Over the past week, news broke about a rogue device that had gone unnoticed on NASA’s Jet Propulsion Lab (JPL) IT network. The fact that a Raspberry Pi went unnoticed for almost 10 months is a clear signal of network management issues and lackluster security policies in place within NASA, and other government agencies for that matter.

What is really telling here is that NASA (at least as it pertains to JPL in California) did not have some fairly ordinary security controls and tools in place to notice this device quickly. Ten months in the IT world is a ridiculously long time for something to go unnoticed on a network. From what investigators can tell so far, an employee at NASA had installed the device on the network, but NASA hasn’t yet determined if it’s an inside job. In other words, it is not certain yet if the employee who installed the device did it maliciously.

The Raspberry Pi ultimately was used to access data via a gateway that allows external contractors, partners, and foreign space agencies remote access to mission data. One of these missions includes the Mars rover, Curiosity. Although this type of advanced persistent threat (APT) does fall in line with similar attacks in the past by nation-state actors, we still don’t know who the attacker is and no one has yet to be charged with a crime. As with most stories like these, time will tell.

As troubling as it is to hear that NASA was hacked in such a way, it is a fairly easy fix to help avoid issues like this in the future. NASA will need to reassess their security controls on their IT systems and at the very least set up a network discovery tool that can notify system administrators when unwanted devices are hooked up to the network. This type of functionality is at the core of all network monitoring solutions.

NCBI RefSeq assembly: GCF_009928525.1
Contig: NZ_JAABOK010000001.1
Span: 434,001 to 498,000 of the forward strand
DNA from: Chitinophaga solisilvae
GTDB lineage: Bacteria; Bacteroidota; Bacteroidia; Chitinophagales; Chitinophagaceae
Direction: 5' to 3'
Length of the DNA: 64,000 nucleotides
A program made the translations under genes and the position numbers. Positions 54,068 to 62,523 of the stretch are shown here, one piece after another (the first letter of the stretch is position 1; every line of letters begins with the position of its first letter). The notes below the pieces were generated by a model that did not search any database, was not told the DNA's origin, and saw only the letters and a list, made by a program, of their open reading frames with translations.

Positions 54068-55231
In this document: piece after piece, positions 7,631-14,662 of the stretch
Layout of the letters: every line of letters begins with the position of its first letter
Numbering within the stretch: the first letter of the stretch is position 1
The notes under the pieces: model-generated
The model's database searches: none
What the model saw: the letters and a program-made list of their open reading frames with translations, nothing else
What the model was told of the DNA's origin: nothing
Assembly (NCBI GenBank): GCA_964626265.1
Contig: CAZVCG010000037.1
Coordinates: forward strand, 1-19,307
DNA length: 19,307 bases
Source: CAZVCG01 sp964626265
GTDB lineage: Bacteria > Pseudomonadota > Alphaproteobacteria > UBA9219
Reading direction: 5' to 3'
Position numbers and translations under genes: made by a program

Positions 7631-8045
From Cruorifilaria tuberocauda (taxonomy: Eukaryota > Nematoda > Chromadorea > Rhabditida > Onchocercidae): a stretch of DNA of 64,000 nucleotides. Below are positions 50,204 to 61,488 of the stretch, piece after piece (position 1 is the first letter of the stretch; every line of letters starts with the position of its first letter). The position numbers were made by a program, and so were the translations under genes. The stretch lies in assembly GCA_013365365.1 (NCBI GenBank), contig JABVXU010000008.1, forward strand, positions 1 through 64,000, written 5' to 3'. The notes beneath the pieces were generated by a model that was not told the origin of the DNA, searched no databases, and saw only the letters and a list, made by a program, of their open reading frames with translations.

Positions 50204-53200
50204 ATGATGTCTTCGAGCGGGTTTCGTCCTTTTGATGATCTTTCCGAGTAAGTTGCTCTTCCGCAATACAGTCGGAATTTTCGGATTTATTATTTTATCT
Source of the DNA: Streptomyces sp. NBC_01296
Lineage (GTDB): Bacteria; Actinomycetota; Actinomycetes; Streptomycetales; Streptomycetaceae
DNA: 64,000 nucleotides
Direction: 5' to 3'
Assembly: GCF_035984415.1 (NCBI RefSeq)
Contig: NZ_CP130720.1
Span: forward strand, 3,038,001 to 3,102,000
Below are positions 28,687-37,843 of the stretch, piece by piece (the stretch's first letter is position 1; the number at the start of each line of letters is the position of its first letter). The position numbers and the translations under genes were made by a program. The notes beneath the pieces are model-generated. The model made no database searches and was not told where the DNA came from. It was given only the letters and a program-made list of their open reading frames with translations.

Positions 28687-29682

Besides preventing end users from connecting unsecured devices to a network, running a network discovery with a network monitoring tool, such as WhatsUp Gold, is the most prudent way to notice if something like a Raspberry Pi is accessing half a gig of data. Most IT teams should be running a network discovery at least once per month if not more. A network discovery is any process that can identify all devices on a network via SNMP, WMI, and/or pinging the devices.

Security should be one of the top concerns of any IT team and that means knowing what’s accessing your network and why. If you don’t know what’s connected to your network you aren’t going to be able to identify unsecured devices like a rogue Raspberry Pi. Shadow IT will always be an issue with end users, training only goes so far, and the dynamics of business networks today make noticing a single rogue device all the more challenging. The fact of the matter is that in this day and age devices are being connected and disconnected all the time.

WhatsUp Gold’s discovery process generates a complete inventory of all networked devices including device type, vendor, serial number, firmware and hardware rev, and the modules installed on the devices. Customers often use this feature to fulfill inventory audits with automatically generated reports on the software installed on servers or network devices.

The lesson learned here is that all IT teams need to be scanning their network regularly using a network monitoring tool.


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